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Will 2023 shape up to be a strong vintage for the venture capital industry?

The post-financial crisis boom years have been a mixed blessing for the private markets sector. Assets under management have soared as capital has flooded in, drawn by impressive returns (global VC funds with a 2009-2019 vintage delivered a median net IRR of 22.7%) made more attractive when compared with traditional 60/40 public market portfolios.

But success has brought its own challenges. With interest rates at rock bottom and ever more money chasing deals, valuations had become dangerously stretched.

That is now changing.

A cooling environment

As Providence Equity Partners Senior Managing Director Davis Noell observed in Private Equity Wire’s Global Outlook 2023 report: “The heated auctions with constantly increasing valuations in 2021 gave way to a dearth of new deal opportunities and a reset on price expectations in 2022. This also drove some multiple contraction in the private markets, albeit not to the same extent as the public markets.”

Higher interest rates have led to lower valuations for risk assets across the board, noted Preqin’s 2023 Global Venture Capital report. According to Preqin, venture capital is among the asset classes most exposed to the current market turmoil, with a challenging near-term outlook, especially for funds that deployed a significant amount of capital in 2020 and 2021. “Valuation multiples are now going through a difficult adjustment period as investors reset what they are prepared to pay for riskier companies in this macroeconomic environment.”

Given private market valuation adjustments typically lag those in public markets by nine months or more, further valuation pressure is likely over the coming months.

2023 reset opportunities

The prospect, warns the Preqin report, is for a slowdown in global venture capital performance and fundraising over the next five years – although the sector is expected to see higher longer-term performance compared with other asset classes. “Once interest rates have normalized and valuations have adjusted, it may prove a very promising time for investors to allocate to the asset class,” it added.

Preqin reckoned the coming year in particular may turn into a very attractive vintage over the longer term. “Entry valuations have already come down significantly and competition for deals has softened as more investors hold off on capital deployment,” it said.

That view is echoed in the Private Equity Wire Outlook report by Keirsten Lawton, Co-Head US Private Equity Research with Cambridge Associates. Recession-era vintages, invested at more moderate valuations, “have historically outperformed growth expectations and achieved multiple expansion at exit,” she noted. “So, while today’s environment could hurt current portfolios, the 2023 vintage could benefit from the valuation reset.”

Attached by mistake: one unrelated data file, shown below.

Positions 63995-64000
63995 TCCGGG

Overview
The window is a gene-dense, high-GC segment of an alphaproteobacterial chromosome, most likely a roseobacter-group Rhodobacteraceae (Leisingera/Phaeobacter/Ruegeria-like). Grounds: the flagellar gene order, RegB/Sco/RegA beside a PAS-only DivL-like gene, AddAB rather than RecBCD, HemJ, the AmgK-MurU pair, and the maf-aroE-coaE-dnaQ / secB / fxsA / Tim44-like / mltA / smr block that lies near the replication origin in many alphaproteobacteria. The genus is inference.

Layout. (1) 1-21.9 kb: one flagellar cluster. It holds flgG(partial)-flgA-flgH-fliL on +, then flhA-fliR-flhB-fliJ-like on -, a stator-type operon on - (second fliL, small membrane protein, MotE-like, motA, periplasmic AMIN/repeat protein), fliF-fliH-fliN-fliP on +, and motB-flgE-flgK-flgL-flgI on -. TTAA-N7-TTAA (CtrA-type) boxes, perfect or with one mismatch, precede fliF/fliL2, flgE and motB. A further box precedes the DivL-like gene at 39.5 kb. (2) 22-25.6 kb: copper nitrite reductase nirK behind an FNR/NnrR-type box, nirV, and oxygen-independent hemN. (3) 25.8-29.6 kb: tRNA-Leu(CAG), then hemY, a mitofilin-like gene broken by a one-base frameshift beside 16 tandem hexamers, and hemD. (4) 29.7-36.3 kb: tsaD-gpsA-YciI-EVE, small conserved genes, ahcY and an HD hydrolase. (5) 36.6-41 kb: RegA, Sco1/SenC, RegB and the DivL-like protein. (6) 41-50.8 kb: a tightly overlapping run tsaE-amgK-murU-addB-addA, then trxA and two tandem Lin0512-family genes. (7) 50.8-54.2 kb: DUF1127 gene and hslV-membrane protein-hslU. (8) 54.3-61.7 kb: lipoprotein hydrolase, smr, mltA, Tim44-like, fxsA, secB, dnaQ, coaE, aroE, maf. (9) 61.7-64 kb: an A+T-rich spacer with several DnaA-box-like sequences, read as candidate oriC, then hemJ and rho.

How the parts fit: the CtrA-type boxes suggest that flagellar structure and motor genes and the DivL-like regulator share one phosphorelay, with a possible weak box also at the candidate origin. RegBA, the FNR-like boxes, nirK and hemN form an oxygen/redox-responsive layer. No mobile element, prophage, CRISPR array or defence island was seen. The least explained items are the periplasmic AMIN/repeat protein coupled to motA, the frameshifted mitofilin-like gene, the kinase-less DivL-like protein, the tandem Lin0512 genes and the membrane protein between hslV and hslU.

Powder at the ready

And many VC funds are well-positioned to take advantage.

PitchBook data indicates that, as of the end of Q3 2022, global venture firms were sitting on $585.5 billion of capital raised but not allocated, making VC the only private investment strategy on course to see its dry powder rise from 2021 levels.

Fundraising remained resilient during 2022, with global venture firms raking in $223.6 billion through Q3, according to PitchBook. Meanwhile, the pace of investment has slowed considerably. “Venture firms have become more selective about which companies they want to invest in amid last year’s market turbulence and falling tech valuations,” said PitchBook Senior VC Analyst Kyle Stanford.

After the frenzied dealmaking of recent years, that caution makes sense – provided it doesn’t swing too far. Valuations have come down, and while interest rates continue to tighten, many economic fundamentals are starting to stabilise.

VC funds have capital to deploy. And investing during times of market stress are when the biggest returns are often made. The challenge for venture firms will be to identify assets that offer true opportunities. And for investors to pick those funds and investment strategies that can perform best in this shifting environment.

Important notice

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